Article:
For all the gains in Covid-19 treatment, there are still gaps in what clinicians can do. Namely, they need better therapies, particularly those that could prevent people from progressing to more severe illness that requires hospitalization.
“There is a noteworthy absence of treatments proven to be efficacious for patients with early or mild infection,” about 20% of whom will go on to develop more severe illnesses, Anthony Fauci and colleagues at the National Institute of Allergy and Infectious Diseases wrote in a paper this month.
Options are coming. Monoclonal antibody therapies developed for SARS-2 by Eli Lilly and Regeneron received emergency use authorizations from the FDA this month — though they come with a heap of logistical hurdles.
Already, some hospitals are building outpatient infusion centers specifically for patients with Covid-19 to receive the monoclonal antibodies. But the problem is one of supply. The companies say they’ll be able to make hundreds of thousands of doses by the end of the year, but that comes as nearly 200,000 Americans are finding out they’re sick on a given day.
Not all of those people need help fending off the infection. But aside from certain risk factors — including age, weight, and underlying health conditions — it’s difficult to know who would recover fine without the therapy, and whom the therapy could prevent from getting so sick they need to take up hospital beds. And beyond the monoclonals, other treatments for earlier cases aren’t very far in the development process.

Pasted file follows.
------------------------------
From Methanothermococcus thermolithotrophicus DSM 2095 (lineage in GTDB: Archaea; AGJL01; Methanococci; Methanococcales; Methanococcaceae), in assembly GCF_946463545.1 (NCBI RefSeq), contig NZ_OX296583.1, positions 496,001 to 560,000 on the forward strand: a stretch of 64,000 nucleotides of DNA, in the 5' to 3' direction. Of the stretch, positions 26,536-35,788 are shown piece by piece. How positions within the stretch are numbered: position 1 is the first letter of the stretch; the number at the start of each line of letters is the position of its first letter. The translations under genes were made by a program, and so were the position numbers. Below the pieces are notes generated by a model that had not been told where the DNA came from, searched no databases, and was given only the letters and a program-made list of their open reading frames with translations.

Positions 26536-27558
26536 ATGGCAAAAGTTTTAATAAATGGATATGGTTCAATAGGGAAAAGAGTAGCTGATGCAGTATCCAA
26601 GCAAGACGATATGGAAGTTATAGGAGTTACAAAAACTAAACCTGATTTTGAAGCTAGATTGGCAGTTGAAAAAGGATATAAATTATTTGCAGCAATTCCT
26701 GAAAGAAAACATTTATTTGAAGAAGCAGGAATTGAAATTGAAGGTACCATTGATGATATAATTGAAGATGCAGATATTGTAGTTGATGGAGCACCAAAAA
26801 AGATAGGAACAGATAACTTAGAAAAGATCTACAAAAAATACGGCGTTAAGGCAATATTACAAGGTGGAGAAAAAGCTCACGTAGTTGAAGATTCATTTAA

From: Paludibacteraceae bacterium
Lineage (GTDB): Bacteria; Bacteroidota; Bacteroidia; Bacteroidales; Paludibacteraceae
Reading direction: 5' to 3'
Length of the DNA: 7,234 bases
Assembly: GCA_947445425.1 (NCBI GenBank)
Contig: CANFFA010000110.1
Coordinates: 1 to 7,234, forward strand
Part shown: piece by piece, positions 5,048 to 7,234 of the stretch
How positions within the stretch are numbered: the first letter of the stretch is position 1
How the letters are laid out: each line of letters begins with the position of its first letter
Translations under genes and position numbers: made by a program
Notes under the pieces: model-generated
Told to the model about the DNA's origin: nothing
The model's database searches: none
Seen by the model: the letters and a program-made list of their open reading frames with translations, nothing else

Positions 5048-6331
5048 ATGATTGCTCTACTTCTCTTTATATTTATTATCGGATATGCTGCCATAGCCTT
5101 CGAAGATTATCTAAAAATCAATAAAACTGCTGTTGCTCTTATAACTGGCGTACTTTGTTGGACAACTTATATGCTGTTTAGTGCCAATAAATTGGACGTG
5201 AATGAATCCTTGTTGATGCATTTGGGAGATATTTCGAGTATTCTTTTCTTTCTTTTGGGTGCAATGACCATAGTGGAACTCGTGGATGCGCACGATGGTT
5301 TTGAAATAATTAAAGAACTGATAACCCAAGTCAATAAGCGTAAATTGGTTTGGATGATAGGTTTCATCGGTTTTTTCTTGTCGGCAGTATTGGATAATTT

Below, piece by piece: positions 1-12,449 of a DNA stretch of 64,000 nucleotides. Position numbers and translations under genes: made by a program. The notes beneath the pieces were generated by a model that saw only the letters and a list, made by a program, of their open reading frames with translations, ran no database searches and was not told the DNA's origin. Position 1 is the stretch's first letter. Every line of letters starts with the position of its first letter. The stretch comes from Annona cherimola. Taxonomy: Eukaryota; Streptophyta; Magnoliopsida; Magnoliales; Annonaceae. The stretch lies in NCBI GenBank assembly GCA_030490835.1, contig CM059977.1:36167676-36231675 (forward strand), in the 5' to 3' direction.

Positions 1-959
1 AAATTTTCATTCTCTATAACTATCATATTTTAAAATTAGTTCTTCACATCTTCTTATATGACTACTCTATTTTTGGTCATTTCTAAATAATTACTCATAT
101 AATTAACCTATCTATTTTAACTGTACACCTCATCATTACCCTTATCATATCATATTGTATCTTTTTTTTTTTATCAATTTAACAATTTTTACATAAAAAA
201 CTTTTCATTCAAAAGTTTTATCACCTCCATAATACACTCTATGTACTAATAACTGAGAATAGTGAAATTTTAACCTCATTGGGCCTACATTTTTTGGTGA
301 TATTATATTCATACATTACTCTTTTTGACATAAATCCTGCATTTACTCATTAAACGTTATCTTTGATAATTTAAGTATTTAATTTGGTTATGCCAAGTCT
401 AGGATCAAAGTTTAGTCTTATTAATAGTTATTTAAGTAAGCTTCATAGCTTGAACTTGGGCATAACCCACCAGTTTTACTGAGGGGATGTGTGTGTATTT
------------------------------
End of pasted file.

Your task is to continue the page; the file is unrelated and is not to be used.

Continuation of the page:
When asked what was still needed to improve Covid-19 care, Nebraska’s Cawcutt had a simpler answer than a new therapeutic or technique.
“This is going to sound facetious when I say it, but honestly, preventing it,” she said.
Hospitals in the Midwest, Mountain West, and elsewhere are straining under a crush of patients, with others fearing what’s headed their way. Some have stopped accepting transfers, while others are trying to offload patients to other states. They’re converting other wards into new ICUs. They’re asking retired staff if they’re available. The surge is so widespread that doctors and nurses can’t go to help out in other areas like they did in New York in the spring.
Experts warn that this will affect care. Hospitals are now relying on staff pulled in from other parts of the hospital who haven’t worked in ICUs for years to try to deliver very specialized care. The more Covid-19 patients that are crowding into hospitals, the less well clinicians can help someone who comes in with a heart attack or after a car crash. Some of the highest hospitalization rates are in rural areas and in states that don’t have the baseline capacity that places like Boston and Houston do. One study from Italy estimated that the death toll from the early surge in the Lombardy region could have been 25% lower had there been more ICU access for patients.
“The care just isn’t quite as good or as intensive,” infectious disease physician Andrew Pavia of the University of Utah said of the care being delivered now, with a regular ICU and an overflow ICU already full. The hospital normally provides high-level care to patients from parts of Arizona, Montana, Wyoming, and Idaho, but it is so crowded that it’s having to prioritize Utahns.